“Courage is resistance to fear, mastery of fear – not absence of fear.” – Mark Twain.
Many of us know of Martin Luther King Jr but very few would have heard the name Ruby Bridges. This is the story of Ruby Bridges who played as much a significant role in the Civil War history of America as Martin Luther King or any other African American. Ruby Nell Bridges Hall at the age of six probably didn’t understand the meaning of courage nor fear. She lived at a time when the American Civil Rights movement against racial segregation was just starting and Martin Luther King Jr becoming its face. In November 1960, she became the first African American student to enter William Frantz Elementary School for the white Americans. This 6 six-year-old African American girl Ruby unknowingly then became a torchbearer for America’s modern education system.
Going to School
After the Brown v/s Board of Education ruling passed in 1954, African American children were officially allowed to integrate into the education system but there was a massive outburst and lots of resistance from the old schoolers down South. Ruby did attend a segregated kindergarten in 1959 but in 1960, when the federal court ordered Louisiana to desegregate, it was time for Ruby to go to what we call a regular school today. Ruby’s school district had in fact set up an entrance exam for African American students to decide if these children were academically inclined and whether they would be able to cope in an all-white school. Six children cleared the district examination that year. Ruby Bridges was ready to join the all-white William Frantz Elementary School.
Times were tough and the country in an uprising. Ruby’s father initially resisted, fearing for his daughter’s safety but it was Ruby’s mom Lucille who was adamant and wanted Ruby to seize the golden opportunity for equal education. The scenario at William Frantz Elementary School was no better with the faculty being at a loss on how to integrate a black child into its white-children school system. They even dragged their feet initially and it wasn’t until November after much delay that Ruby was granted admission. On November 14, 1960, Ruby and her mother were escorted into the William Frantz Elementary School, New Orleans, Louisiana by four federal marshals. They faced racial slurs and angry screaming crowds but the entire year Ruby continued going to school escorted by the Marshalls. The 6-year old Ruby was unaware of the wheels of change she has set into motion.
The Family that bore the brunt of Ruby’s schooling
Ruby was born on September 8, 1954, to Abon and Lucille Bridges who worked as farmhands in Tylertown, Mississippi. She was the oldest of the five siblings. When Ruby was two, the family moved to New Orleans, Louisiana for better job opportunities.
When Ruby started to go to an all-white school, her family began to bear the brunt of their brave decision. Her father Abon Bridges lost his job. The local community grocery stores refused to sell groceries to her mother Lucille and even her grandparents got evicted from the farm where they had sharecropped for over 25 years. This decade long struggle of African Americans was the toughest in history.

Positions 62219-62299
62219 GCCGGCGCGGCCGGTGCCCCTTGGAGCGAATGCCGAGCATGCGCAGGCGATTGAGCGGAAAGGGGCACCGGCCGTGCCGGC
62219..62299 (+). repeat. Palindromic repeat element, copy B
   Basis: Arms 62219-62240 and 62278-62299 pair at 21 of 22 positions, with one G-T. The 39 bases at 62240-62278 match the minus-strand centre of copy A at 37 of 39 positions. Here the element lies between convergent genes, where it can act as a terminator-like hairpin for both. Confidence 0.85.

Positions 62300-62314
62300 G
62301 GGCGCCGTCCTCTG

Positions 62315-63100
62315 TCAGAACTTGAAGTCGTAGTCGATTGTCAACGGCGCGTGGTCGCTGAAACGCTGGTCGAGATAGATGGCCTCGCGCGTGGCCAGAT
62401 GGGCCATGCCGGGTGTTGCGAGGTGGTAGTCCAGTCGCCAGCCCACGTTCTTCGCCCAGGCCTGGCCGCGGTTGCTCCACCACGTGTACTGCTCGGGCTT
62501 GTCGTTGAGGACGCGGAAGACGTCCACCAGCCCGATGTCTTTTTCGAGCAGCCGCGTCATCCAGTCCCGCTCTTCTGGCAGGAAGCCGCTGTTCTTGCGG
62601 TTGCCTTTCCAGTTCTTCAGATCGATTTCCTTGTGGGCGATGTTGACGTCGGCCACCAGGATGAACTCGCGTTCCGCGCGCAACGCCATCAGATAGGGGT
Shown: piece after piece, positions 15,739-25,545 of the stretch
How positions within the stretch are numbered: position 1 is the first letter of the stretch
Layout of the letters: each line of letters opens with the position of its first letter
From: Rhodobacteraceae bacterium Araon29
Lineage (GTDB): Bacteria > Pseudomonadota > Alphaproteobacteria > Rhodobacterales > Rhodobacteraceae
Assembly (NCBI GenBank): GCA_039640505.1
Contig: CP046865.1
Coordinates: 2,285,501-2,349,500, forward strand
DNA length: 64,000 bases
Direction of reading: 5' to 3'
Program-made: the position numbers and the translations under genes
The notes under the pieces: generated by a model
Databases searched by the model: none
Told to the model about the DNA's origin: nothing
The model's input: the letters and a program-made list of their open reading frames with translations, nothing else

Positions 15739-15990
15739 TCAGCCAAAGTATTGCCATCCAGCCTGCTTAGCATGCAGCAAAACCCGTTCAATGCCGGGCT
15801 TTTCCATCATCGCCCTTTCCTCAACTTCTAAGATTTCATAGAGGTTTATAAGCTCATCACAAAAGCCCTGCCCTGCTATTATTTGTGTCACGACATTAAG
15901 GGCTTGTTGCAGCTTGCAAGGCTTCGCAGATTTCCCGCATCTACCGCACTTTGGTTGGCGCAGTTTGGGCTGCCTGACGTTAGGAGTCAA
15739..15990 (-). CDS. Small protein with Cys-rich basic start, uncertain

Ruby in school
Despite the growing protests and agitations Ruby attended school everyday. On the first day in school the young Ruby did not have any class. She only sat in the Principal’s office while angry white parents pulled out their children from the school and teachers walked out in protest. On November 14, 1960, Ruby Bridges was the only student at school. From the second day, Barbara Henry a white Boston native, agreed to teach Ruby. Ruby remained the single student in the school for that entire year. By the time she entered the second grade, the school was completely integrated and many other African American students enrolled.
In the 1990s when Ruby reunited with her first teacher, Barbara Henry, it was the moment of truth for two strong women. They later paired together for some speaking engagements.
Years later after graduating from a desegregated high school, Ruby worked as a travel agent, and in 1984 got married to Malcolm Hall. The couple had four sons.
A lifelong activist for racial equality
-1964: The renowned artist Norman Rockwell celebrated the young Ruby’s courage with a painting of that first day entitled, “The Problem We All Live With.”
– 1994: Ruby sets up a charitable foundation with a mission to promote a change through education. It is named, ‘The Ruby Bridges Educational Foundation’ which continues to receive most of its funding from Robert Coles, a Pulitzer Prize winner who had watched Ruby walk to school on her first day.
– 2000: Ruby Bridges is sworn in by former Deputy Attorney General Eric Holder as an honorary deputy marshal in a ceremony at the Corcoran Gallery of Art in Washington, D.C. where 70 of Norman Rockwell’s paintings were displayed.
– In 2001, President Bill Clinton presented Ruby Bridges Hall with the Presidential Citizens Medal.
– 2000: Ruby Bridges won the Carter G. Woodson Book Award for her book, ‘Through My Eyes’. She also authored a second book, ‘The Story of Ruby Bridges’.
– Ruby Bridges is not only a lifelong activist for racial equality but is enthusiastically associated with the Jean Lafitte National Historical Park and Preserve in New Orleans, Louisiana.
From 1960 to 2020, it is sixty years since the education system of America integrated African Americans in all-white schools. However, even after the integration and equal education opportunities, racial discrimination continues to plague America, the worlds most forward nation. The recent killing of George Floyd exposes the sad but true long-standing racial inequalities……